UK Border Force Urged to ‘Deprioritise’ Guns, Drugs Searches to Cut Queues | UK security and counterterrorism

Airport managers urged Border Force officers to “deprioritize” customs work, such as searching for weapons and drugs, in order to prevent passport queues from frustrating travelers.

Leaked emails show that staff at Manchester Airport were told this month that customs work should only be carried out if “excessive queue time is not likely”.

That meant there would be no spot checks for illegal firearms, offensive weapons or drugs by customs officials, the sources said. Searches can be initiated by an intelligence job, such as an A-category order – a rare response requested by National Border Targeting Center intelligence.

The Guardian understands that staff are under intense pressure from ministers to keep queues moving fast, particularly during half-time in parts of the UK. Heathrow officials said they were also told not to “proactively” work at customs during the February school holidays.

The revelations came as Home Office sources said there was growing concern within the government that there would be another Easter and summer of chaos at UK ports and airports.

It follows a highly critical review of last year’s Border Force by Alexander Downer, commissioned by former Home Secretary Priti Patel. The review concluded that the Border Force’s work to keep out firearms and Class A drugs had been “watered down.”

The leaked email was sent by Phil Boyle, Border Force North’s assistant director, on Feb. 9 to the team, days before the start of many school holidays.

“I want to confirm the steps we need to take to stabilize the excessive waiting times at the PCP (primary control point) and make the best use of the resources we have available to protect the border”, says the email.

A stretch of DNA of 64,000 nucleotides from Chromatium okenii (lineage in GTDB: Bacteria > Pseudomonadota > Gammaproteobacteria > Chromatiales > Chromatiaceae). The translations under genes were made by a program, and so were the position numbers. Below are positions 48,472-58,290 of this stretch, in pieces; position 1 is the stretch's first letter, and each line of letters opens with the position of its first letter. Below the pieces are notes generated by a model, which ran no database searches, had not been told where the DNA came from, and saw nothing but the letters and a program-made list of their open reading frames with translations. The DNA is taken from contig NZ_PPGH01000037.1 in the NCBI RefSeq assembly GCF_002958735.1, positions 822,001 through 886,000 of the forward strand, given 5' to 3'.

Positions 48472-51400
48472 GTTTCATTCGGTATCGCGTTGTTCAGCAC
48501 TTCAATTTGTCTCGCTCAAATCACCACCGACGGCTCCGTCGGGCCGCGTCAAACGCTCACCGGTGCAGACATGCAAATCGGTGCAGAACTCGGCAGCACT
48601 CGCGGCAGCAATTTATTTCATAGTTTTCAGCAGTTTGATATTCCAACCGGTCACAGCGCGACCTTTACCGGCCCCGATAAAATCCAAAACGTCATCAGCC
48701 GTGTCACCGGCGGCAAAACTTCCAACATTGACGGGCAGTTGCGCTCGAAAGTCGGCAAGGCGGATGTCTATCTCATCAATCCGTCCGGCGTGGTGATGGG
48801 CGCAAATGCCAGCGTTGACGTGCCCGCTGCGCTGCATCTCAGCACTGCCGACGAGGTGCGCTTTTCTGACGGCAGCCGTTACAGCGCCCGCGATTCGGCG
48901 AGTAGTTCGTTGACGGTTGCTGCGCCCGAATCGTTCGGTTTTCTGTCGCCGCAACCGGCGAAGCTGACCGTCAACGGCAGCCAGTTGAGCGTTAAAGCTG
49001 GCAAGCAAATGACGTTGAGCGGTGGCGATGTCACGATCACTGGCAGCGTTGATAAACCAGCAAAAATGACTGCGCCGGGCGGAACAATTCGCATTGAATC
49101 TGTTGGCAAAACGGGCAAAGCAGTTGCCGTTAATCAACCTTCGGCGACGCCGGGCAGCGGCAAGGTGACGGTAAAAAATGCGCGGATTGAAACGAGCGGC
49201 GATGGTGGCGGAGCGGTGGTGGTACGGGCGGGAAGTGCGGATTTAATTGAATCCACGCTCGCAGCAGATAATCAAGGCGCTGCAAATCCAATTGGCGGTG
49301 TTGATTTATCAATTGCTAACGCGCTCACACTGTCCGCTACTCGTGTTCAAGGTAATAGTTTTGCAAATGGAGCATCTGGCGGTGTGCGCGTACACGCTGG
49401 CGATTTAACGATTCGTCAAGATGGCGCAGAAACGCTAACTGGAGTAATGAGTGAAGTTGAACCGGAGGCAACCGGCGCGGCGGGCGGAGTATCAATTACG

“Effective immediately, I have asked ADs (Assistant Directors) to implement the following:

At Heathrow, staff said they were also diverted to checking passports. “The priority was to make sure people were getting off and coming back from their holidays – many were going skiing – without interruption.”

Downer’s report criticizes customs training for Border Force officers, saying it was completed on the job and downgraded. Customs checks were being abandoned as Border Force personnel working in regional hubs were being diverted to busier ports such as Heathrow, he said.

“Border Force deploys staff from across the UK to manage the shortage at Heathrow and the country’s south-east ports, moving staff away from their home ports, reducing resilience in those ports and the ability to carry out discretionary work, but important than what the public expects from the Border Force, such as customs checks on passenger channels at airports,” the report says.

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Last year, the Independent Chief Border Inspector recommended that the Home Office review its practices to ensure it covered customs checks after an inspection at Birmingham Airport revealed that there were no Border Force staff working at customs because they had been diverted to passport controls to facilitate lines.

David Neal, the Chief Inspector, recommended that the Home Office review checks to maintain adequate coverage of both areas or risk leaving the borders at risk for organized crime.

“It was alarming to discover that no Border Force personnel were present in customs channels during our inspection. Instead, officers were deployed to passport control to avoid building up long queues,” he said.

At the time, the Home Office partially accepted Neal’s recommendation and said in a statement that “Border Force workforce planners are working closely with frontline operations to model and review the number of personnel required. at each port to provide sufficient coverage for all mandatory activities including immigration and customs checks”.

Responding to the leaked email and Heathrow’s claims, Home Office sources said the email was taken out of context and customs work continued as usual.

A Home Office spokesman said: “Border Force’s number one priority is keeping our borders safe and secure for all passengers, and we will never compromise on that.

“During peak periods, resources are continually evaluated to balance all pressures. Resources are dynamically deployed using intelligence and data to intervene in potential threats.”

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